Once opened, Kalamata olives should be kept in a sealed jar or transferred to an airtight container along with the brine and stored in the fridge, where they will stay good for several months to a year.

That being said, it is better to consume the olives within a few months, because then they smell and taste the best.

Signs of spoilage include mold, an off odor, or excessive mushiness of the fruit. When in doubt, be cautious and discard the olives if you suspect they have gone bad; otherwise, they can give you food poisoning.

Cooking With Kalamata Olives

Of course, kalamata olives make an excellent ingredient for a wide variety of dishes.

Greek-style pizza:

Olives have been put on pizza, likely since that wonderful dish was first introduced in the United States in the early 20th century.

One recipe for a Greek-style pizza calls for the standard crust and tomato sauce. You add spinach, feta cheese, kalamata olives, and ground black pepper.

You can also add kalamata olives (which are available sliced in most supermarkets) to any mix of pizza toppings. The meaty flavor of the olives goes well with salami, pepperoni, and/or ham.

Mediterranean pasta dishes: 

Kalamata olives make an excellent addition to a wide variety of pasta dishes.

A recipe offered by Food and Wine Magazine offers a spaghetti dish that combines kalamata olives, cherry tomatoes, feta cheese, mint leaves, oregano leaves, and chicken stock to create a pasta dish with a decidedly Greek flavor. The sauce and pasta are cooked in a single pot. 

Food.com has a recipe that combines chopped, pitted kalamata olives, halved cherry tomatoes, parsley, garlic, olive oil, red pepper flakes, and dried oregano with penne pasta.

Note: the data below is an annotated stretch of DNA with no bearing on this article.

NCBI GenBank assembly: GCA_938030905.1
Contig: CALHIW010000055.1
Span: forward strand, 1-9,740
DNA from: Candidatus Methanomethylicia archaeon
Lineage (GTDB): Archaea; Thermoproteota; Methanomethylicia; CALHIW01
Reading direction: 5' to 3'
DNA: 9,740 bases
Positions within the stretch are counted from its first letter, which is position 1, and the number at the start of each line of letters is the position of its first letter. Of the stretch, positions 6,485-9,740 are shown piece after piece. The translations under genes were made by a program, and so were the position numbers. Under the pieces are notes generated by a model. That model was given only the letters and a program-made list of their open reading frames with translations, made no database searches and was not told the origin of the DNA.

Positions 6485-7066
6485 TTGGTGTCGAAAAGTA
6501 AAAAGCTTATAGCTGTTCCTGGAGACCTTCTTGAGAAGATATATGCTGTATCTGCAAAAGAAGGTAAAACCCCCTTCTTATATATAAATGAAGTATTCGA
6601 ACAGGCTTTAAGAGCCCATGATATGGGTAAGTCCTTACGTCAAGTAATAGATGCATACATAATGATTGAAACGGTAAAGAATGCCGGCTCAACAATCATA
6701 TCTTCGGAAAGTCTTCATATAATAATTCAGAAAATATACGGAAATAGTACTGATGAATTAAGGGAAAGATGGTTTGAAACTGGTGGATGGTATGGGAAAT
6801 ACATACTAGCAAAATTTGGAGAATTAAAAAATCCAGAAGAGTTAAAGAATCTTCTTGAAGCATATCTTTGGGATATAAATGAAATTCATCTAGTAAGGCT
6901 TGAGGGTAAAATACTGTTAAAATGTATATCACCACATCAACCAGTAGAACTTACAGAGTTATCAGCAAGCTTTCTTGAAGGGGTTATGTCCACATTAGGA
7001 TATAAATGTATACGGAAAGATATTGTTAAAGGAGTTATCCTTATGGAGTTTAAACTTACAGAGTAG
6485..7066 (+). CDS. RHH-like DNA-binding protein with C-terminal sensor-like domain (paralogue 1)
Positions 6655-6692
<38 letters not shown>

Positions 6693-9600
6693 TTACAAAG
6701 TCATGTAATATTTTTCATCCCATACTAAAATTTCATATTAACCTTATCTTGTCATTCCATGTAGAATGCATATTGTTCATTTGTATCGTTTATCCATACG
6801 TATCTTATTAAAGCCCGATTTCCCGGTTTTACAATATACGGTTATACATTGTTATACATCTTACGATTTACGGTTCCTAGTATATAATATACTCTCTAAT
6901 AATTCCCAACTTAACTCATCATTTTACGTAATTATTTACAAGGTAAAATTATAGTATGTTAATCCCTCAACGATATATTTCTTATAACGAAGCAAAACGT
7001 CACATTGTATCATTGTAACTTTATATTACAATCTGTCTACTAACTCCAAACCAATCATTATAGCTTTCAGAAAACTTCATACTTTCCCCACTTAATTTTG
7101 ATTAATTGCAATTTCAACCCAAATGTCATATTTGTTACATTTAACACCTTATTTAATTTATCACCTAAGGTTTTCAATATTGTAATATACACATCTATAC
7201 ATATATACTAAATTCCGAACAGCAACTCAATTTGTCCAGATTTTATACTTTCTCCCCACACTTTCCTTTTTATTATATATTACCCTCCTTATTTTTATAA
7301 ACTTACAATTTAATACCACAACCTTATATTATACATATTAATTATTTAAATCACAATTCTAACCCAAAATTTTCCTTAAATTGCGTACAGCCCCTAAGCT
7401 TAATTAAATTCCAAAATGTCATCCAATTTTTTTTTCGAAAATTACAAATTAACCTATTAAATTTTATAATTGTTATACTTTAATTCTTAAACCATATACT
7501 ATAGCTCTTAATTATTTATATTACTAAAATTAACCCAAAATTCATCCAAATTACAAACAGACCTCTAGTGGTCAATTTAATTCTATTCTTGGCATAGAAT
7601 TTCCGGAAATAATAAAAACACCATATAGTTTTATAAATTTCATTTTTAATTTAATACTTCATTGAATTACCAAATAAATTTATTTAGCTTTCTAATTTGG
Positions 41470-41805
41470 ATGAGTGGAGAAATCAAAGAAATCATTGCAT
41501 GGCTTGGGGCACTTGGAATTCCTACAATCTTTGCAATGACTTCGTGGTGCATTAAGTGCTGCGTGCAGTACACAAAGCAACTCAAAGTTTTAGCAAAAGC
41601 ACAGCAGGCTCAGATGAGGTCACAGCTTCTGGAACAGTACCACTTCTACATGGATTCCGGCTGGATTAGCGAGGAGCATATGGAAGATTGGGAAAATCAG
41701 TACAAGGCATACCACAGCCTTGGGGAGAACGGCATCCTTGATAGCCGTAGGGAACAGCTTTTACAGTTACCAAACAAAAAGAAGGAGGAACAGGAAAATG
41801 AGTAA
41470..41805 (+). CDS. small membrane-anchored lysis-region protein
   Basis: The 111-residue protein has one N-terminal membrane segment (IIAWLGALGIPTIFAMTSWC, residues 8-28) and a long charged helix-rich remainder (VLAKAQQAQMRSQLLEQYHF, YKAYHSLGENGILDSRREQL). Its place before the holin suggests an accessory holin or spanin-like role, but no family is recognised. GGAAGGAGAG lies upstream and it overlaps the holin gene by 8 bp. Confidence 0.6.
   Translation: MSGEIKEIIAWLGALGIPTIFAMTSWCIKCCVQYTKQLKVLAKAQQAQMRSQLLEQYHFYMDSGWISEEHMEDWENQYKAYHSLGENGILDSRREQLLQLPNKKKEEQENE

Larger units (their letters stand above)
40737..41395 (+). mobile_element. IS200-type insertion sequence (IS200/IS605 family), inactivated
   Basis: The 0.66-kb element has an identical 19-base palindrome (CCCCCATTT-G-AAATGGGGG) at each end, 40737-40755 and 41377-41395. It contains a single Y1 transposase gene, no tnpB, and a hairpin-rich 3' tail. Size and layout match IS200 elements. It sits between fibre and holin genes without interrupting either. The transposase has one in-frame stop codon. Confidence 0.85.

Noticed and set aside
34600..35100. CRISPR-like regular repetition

You cook the penne pasta in boiling water while mixing the other ingredients except for the parsley, garlic, and olive oil. Sauté the garlic for about four minutes in the oil.

Then add the tomatoes, kalamata olives, pepper flakes, and dried oregano—and sauté for about a minute. Toss the pasta with the parsley, and then mix the other ingredients. Plate and serve with Parmesan cheese. 

Kalamata Olives with Chicken

Feed Me Phoebe has a recipe for chicken with kalamata olives. The dish starts with a marinade consisting of red wine vinegar, Dijon mustard, olive oil, and minced garlic.

Boneless, skinless chicken thighs and chopped, pitted kalamata olives are covered with the marinade and kept for between an hour to overnight. 

The chicken and marinade mixture is transferred to an oven-safe skillet with white wine and salt added. The mix is then baked for an hour and a half in a 375-degree oven. Then the dish is plated and served. 

Oldways has a chicken recipe that incorporates the olives in the marinade.

The marinade consists of pitted kalamata olives, Greek yogurt, garlic, and the zest and juice of a lemon. The chicken is kept in the marinade for between half an hour and overnight before being roasted along with potatoes and onions. 

Kalamata Olives in Hummus

Hummus is a spread that originated in the Middle East but now can be found in supermarkets around the world. Hummus is delicious when served with pita bread.

You can make your own version of hummus with a recipe from Spruce Eats. Combine chickpeas or garbanzo beans, kalamata olives, tahini, olive oil, lemon juice, red pepper flakes, and cumin in a food processor. Blend the ingredients until they form a smooth spread.

You can serve immediately or store the hummus for up to two days in the refrigerator, 

Kalamata martini, anyone?

Most cocktail enthusiasts would think you’re a barbarian if you put anything but a green, Spanish olive in a martini. However, the Food Network has a recipe for a martini with a kalamata olive for those who want to be different.

The trick is adding some of the juice that the kalamata olives are packed in, along with the gin and vermouth. Naturally, this martini, called the Mykonos Martini or the Dirty Greek Martini, is shaken, not stirred.